None of us quite live up to that. We are, thank God, followers of the merciful and forgiving God, revealed in the life of Jesus, revealed in Jesus’ own attitude to obtuse and recalcitrant and basically rather dumb disciples. The God of, and who is revealed in, Jesus Christ asks us for readiness, alertness, openness to all God’s doings in history and in our lives. The God of Jesus Christ asks us to measure our lives by the yardstick of Jesus’ own compassion-wielding and justice-seeking life and teachings. None of us live up to that. As Mary Magdalene memorably sings in Superstar, we are prompted to call out again and again (as we do in liturgy, at the Confession), “can we start again, please?”
At a time when narratives of hate and exclusion are becoming the war cries of international leaders, often tragically aided and abetted by those who call themselves “Christian,” we are called to assess ourselves. Are we triumphantly proclaiming a god who will fulfil our pet agendas, protect our pet interests and structures, maintain imagined racial and economic and religious purity, come at our beck and call to do our political bidding, trampling on human lives to do so? 
We can fairly safely bet that if this is the case then we are not proclaiming the broken yet risen God of the Cross of Jesus Christ. And if that is the case then we are called to fall back metaphorically or literally on our knees to start again in our relationship with God. The collapse of civilizations and ecosystems and economies around us may be dire warning that this is (though not for the first time, albeit perhaps for the most severe time) our eleventh hour. “Be ready,” says Jesus, though we never are. And for that again and again we implore the healing mercy of the God who never ceases to whisper, “come, follow me,” and holds our hands as we do.


Friday, 21 June 2019

surrender the shibboleths



SERMON PREACHED
at the CHURCH of St JOHN, WAIKOUAITI
Te POUHERE SUNDAY / OS 12 (23rd June) 2019


READINGS:
Isaiah 42:10-20
Psalm 42
2 Corinthians 5:14-19
John 15: 9-17


For a few minutes we are going to place ourselves into the sandals of the ancient Hebrew people. We should do this more often: there are many ways in which their suffering prefigures and encapsulates every people’s life-experience. For now let’s just accept that they too are sufferers of the human condition, that condition under which we stumble in the 21st Century, nearly three thousand years after them.
Frustrated perhaps, grief-stricken perhaps, the great poet-prophet Isaiah – actually the second of at least two Isaiahs – sought to bring comfort to his troubled people. He did so with a suitcase full of bewildering images, the best known of which is probably that of the suffering servant.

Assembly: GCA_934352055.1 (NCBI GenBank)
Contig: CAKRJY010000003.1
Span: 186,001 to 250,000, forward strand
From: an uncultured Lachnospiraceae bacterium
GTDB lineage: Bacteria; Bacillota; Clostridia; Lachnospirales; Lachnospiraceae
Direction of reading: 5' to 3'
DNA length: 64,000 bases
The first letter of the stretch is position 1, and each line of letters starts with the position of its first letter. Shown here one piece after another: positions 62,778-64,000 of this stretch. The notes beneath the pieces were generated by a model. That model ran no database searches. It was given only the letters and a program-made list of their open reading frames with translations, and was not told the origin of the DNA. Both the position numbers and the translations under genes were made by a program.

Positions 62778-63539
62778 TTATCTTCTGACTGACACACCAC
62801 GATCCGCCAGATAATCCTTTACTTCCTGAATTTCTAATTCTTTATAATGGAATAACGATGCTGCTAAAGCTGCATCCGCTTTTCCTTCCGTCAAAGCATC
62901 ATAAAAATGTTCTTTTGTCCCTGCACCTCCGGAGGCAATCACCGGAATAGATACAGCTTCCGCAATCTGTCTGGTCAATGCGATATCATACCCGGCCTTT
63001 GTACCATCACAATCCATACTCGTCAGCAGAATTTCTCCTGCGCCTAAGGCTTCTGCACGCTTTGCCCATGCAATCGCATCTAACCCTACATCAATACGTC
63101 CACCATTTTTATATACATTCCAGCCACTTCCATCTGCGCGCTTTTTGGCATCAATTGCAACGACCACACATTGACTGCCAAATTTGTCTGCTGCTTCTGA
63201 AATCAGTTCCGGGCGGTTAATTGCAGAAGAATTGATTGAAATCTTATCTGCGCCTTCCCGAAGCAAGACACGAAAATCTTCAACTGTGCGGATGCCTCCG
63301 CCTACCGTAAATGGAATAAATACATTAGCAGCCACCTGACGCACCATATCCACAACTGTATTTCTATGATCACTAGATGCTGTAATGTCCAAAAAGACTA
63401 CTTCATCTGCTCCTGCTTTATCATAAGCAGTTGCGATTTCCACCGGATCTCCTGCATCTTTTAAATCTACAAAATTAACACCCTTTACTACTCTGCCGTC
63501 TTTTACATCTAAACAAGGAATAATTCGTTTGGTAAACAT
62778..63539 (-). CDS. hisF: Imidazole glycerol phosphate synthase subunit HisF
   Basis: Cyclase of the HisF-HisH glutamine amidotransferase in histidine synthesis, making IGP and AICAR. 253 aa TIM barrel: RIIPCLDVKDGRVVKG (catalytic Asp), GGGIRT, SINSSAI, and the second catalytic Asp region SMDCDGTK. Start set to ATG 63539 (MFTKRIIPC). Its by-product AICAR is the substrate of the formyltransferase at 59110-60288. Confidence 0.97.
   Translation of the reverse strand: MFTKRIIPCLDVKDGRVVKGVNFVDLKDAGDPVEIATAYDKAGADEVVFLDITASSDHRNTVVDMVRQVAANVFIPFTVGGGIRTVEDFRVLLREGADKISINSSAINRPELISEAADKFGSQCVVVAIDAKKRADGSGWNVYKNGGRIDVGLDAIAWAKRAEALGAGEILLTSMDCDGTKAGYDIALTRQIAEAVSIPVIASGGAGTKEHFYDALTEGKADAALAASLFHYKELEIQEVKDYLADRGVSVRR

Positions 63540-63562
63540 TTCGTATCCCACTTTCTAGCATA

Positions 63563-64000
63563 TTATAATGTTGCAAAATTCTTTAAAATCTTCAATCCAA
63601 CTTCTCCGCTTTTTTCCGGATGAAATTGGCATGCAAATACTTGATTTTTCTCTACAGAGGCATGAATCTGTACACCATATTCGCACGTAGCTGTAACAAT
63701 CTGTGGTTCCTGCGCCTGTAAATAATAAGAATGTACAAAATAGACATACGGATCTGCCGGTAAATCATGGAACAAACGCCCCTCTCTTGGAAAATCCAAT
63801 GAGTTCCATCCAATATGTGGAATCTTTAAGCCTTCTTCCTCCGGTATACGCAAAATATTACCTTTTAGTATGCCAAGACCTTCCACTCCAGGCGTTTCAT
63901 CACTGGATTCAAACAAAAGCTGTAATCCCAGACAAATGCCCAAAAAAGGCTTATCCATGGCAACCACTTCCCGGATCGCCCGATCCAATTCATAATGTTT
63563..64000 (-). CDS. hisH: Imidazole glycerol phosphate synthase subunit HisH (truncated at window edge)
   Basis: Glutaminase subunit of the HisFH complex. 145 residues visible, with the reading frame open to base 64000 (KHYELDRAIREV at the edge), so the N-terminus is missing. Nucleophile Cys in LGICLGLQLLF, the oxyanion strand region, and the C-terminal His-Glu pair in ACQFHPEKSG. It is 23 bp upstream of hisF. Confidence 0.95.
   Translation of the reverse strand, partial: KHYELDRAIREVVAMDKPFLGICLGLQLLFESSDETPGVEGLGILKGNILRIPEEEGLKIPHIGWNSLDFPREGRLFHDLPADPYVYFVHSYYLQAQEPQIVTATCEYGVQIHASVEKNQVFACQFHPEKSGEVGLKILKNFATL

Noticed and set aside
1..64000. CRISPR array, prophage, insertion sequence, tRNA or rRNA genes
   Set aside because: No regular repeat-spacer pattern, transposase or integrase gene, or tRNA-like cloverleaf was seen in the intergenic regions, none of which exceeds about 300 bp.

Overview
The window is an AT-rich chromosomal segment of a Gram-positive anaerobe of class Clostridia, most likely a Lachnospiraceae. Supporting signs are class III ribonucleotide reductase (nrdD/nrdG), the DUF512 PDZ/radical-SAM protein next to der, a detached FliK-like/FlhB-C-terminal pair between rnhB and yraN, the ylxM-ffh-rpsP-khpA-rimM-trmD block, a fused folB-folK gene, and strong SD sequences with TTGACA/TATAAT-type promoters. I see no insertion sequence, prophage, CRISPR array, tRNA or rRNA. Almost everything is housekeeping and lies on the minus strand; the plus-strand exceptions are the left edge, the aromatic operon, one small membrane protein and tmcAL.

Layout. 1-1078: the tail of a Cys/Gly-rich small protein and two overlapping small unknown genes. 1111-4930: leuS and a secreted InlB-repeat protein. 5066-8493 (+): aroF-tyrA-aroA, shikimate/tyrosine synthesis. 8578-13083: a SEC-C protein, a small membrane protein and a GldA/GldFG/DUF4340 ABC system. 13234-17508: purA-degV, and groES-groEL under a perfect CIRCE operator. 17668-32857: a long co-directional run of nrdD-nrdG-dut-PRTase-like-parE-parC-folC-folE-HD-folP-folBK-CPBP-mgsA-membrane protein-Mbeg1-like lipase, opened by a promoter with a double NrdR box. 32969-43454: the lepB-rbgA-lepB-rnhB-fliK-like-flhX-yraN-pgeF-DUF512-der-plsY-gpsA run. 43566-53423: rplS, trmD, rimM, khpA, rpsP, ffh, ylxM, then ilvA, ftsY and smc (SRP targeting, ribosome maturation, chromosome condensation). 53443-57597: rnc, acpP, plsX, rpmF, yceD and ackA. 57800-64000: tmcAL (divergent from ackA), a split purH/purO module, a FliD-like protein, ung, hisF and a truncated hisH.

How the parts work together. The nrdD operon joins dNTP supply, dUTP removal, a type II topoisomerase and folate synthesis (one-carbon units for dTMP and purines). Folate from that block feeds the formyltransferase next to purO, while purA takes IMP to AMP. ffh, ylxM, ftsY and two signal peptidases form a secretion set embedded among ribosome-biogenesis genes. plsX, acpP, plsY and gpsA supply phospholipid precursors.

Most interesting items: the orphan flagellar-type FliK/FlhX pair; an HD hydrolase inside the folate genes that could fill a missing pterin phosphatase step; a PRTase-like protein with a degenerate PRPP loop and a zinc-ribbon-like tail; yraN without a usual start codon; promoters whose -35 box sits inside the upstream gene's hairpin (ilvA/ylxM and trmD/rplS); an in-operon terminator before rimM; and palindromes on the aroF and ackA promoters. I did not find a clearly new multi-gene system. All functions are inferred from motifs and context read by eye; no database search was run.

Isaiah himself was probably referring to the Hebrew people themselves as the suffering servant of God. Their task, as he understood it, was to reveal the one Creator God to God’s world. But centuries later it became the turn of the early Christians to make sense of the new realities they in turn were experiencing. They too were seeing the collapse of old certainties and safeties. They suffered the corrupt practices of the deteriorating, oppressive Roman Empire. They saw the certainties of the Hebrews’ faith in YHWH crumbling around them … Roman gods were sexier and easier to follow. They had encountered the rumours of the Resurrection of Jesus, and subsequently experienced the powerful sense of his unseen presence in their fellowship and worship. All this was confusing enough. Yet more even confusingly, some of them who had chosen to follow the new Resurrection faith were hated for their troubles, as they trusted in and followed their crucified Messiah.
So some of the Christians’ new teachers turned for inspiration to the powerful yet enigmatic images coined by Isaiah. They did not have access to the writings we call the New Testament. They had the Hebrew Scriptures, and they had new lenses, new life experiences through which to read them. They turned to the shadowy figure we know as The Suffering Servant. It is, as is so often in the case in our scriptures and tradition, a strange description of a Saviour, a Messiah, or indeed of God, though nearly 2000 years have perhaps hardened our hearts to the strangeness. They have done so at great peril to our witness.
That this Suffering Servant messiah sacrifices himself to bring hope, redemption to the world ceases to surprise us. We’ve heard it all before. Yet to most in the ancient world this was an obscenity. Gods might be a bit odd, even naughty at times, and might kilwas an obscenity. Gods might be a bit ofdd. ril to our witness.
a Messiah, or indeed of Gol each other from time to time, but on the whole they tried to keep from getting themselves killed, and certainly didn’t put themselves deliberately on the scaffold of human vulnerability. This servant does, and so had the Carpenter of Nazareth that the early Christians were now calling divine. Strange.
Isaiah’s strange message to the Hebrews had been that they were called to suffer, to be sacrificed, to be like a mother opening her life to the physical pain of child-birth and the emotional pain of child-rearing. This is no place for a god to belong, no way for salvation to be brought about. Isaiah was almost certainly pilloried for his claims: the Christians were.